Okay, here's one for you, LOL. I haven't actually read this book, but I heard about it on the Wilder loop. The author who brought it up couldn't remember the title. The first line is: "My, what a beautiful cock." And they're talking about a rooster!


Christina Phillips said...

HAHAHA!!! That made me laugh, Helen!!

Kaye, this is another great topic. I struggle endlessly with my beginnings. One of my friends regularly rewrites her first chapter 10 times or more before she's happy with it. I'll have to give your warm up method a try!

Kaye Manro said...

Linda, I know that's good advice, but I usually find it hard to do.

Cari, It's 'The Nora' who gives us openers like that. What is it about dead people anyway?

Debs, I'm working on my tbr pile too.

Oh Helen-- that is so funny! Leave it to you to come up with something like that. LOL

Yeah, Christina, I struggle with openings too. And I usually end up rewriting my beginnig paragraphs over and over.

Now here's a funny opening line I found in an old historical and it is worthy of sharing here:

'Leif smiled at the beautiful woman and dropped his balls.'
We find out later he's a juggler. But what a great eye catcher!

Thanks to everyone for sharing.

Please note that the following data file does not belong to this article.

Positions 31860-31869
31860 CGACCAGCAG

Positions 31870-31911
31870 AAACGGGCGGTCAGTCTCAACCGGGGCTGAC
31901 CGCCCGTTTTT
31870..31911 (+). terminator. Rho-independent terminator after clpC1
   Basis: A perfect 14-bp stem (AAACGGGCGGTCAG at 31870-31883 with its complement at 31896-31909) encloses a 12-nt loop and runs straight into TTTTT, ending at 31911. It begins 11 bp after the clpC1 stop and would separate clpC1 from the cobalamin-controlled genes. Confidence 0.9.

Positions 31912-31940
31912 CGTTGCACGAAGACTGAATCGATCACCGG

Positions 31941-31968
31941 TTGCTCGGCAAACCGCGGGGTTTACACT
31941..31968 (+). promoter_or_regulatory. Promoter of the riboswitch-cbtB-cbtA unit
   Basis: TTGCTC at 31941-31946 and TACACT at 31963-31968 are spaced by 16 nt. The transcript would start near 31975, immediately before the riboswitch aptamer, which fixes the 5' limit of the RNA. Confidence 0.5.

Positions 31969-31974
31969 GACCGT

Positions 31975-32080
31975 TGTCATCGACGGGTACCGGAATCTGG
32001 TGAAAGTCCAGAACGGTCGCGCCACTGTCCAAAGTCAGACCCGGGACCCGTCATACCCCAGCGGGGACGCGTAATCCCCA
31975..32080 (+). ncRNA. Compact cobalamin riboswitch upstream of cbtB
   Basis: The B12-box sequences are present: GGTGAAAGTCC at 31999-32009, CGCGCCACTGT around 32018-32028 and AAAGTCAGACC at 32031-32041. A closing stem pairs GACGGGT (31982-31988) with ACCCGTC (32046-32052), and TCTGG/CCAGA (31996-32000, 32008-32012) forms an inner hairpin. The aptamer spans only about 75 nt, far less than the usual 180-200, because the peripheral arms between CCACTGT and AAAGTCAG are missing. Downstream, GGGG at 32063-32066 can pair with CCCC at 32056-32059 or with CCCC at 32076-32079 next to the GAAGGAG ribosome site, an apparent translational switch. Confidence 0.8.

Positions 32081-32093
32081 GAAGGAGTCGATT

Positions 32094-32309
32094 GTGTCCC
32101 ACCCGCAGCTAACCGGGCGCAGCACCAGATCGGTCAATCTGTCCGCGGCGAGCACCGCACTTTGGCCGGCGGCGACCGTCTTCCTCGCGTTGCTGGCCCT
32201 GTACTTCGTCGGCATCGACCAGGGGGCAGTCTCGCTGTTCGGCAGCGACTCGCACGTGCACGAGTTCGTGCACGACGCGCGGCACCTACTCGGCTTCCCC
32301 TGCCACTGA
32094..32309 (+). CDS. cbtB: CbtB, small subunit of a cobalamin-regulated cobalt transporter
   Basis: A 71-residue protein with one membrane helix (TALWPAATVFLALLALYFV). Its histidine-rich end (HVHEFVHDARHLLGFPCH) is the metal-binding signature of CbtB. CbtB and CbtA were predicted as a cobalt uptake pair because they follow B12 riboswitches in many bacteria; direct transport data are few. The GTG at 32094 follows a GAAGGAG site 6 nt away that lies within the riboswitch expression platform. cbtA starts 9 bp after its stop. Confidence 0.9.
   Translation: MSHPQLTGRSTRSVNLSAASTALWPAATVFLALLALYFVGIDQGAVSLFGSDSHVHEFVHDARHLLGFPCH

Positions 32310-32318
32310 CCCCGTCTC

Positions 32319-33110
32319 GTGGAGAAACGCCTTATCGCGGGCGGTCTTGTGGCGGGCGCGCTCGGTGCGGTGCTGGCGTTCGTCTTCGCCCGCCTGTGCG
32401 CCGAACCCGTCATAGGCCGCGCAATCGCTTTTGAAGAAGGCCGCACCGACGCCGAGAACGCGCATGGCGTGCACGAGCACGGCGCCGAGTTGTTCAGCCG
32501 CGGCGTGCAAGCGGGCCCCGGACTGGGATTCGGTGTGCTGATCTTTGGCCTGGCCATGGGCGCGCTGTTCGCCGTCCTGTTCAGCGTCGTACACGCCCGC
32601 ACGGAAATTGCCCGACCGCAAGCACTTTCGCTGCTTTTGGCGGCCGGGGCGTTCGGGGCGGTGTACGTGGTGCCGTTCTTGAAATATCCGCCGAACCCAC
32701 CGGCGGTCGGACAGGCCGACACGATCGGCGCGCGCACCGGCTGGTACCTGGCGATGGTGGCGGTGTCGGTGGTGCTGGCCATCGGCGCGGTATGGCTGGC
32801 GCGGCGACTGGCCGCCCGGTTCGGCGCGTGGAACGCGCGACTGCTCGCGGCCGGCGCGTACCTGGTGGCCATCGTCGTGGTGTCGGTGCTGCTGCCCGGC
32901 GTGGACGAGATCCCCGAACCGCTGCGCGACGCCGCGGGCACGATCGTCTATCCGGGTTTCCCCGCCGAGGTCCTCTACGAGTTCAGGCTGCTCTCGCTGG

dianne said...

You always have such great informative posts, Kaye. I think opening hooks are so important. As long as they follow through with a great story too. I've read books with great openings that let me down in a few chapters. Not good.

Congrats on winning one of Christina Phillips' best blog awards!

Johnny said...

Hi Kaye, I agree with Dianne. I feel opening lines are so important but the truth is, you got to follow through with a good story too.

Good call, Christina-- Kaye's blog does rock with info.

cate said...

Okay-- I have a good opening line from a favorite book.

'Conner stood over Nathan's body with warm blood on his hands and cold hate in his heart.' From Flesh and Stone, by Vickie Taylor.

Good winning on the 'I love your blog' award, Kaye!

Elizabeth said...

Hi Kaye. This is a fab post. And I do have a favortite line from the Scottish Historical, Knight In My Bed, by SueEllen Welfonder. "Nip his flesh with white-hot pinchers... pore molten lead down his throat... Hasten his mortal exit."
And that's a cool graphic opening.

Kaye Manro said...

Thanks Dianne and Johnny! It's good to know my blog is helping others.

Good opening lines, Cate and Elizabeth!

And while we are on the subject of medieval historicals, I can't forget Michelle Willingham's catchy opening line from the 'Warrior's Touch' -- "Aileen! There's a dead man in the fields!"

Great story, and great opening.

Shelley Munro said...

I think Norah Roberts writes some great first lines. They always draw me in but I don't have any here to quote. I like dialogue as a first line opener because it throws the reader right into the action.

Christina Phillips said...

You're very welcome to the award, Kaye! And I hope you feel better soon ((Hugs))

Suzanne Brandyn said...

Great advice Kaye. I have chopped around two chapters to have the beginning start in the right place.
And also there are times I have started right in the action, where the hero and heroine meet, or re-meet. I think most of my manuscripts are a reunited story. Don't ask me why they just end up like that. lol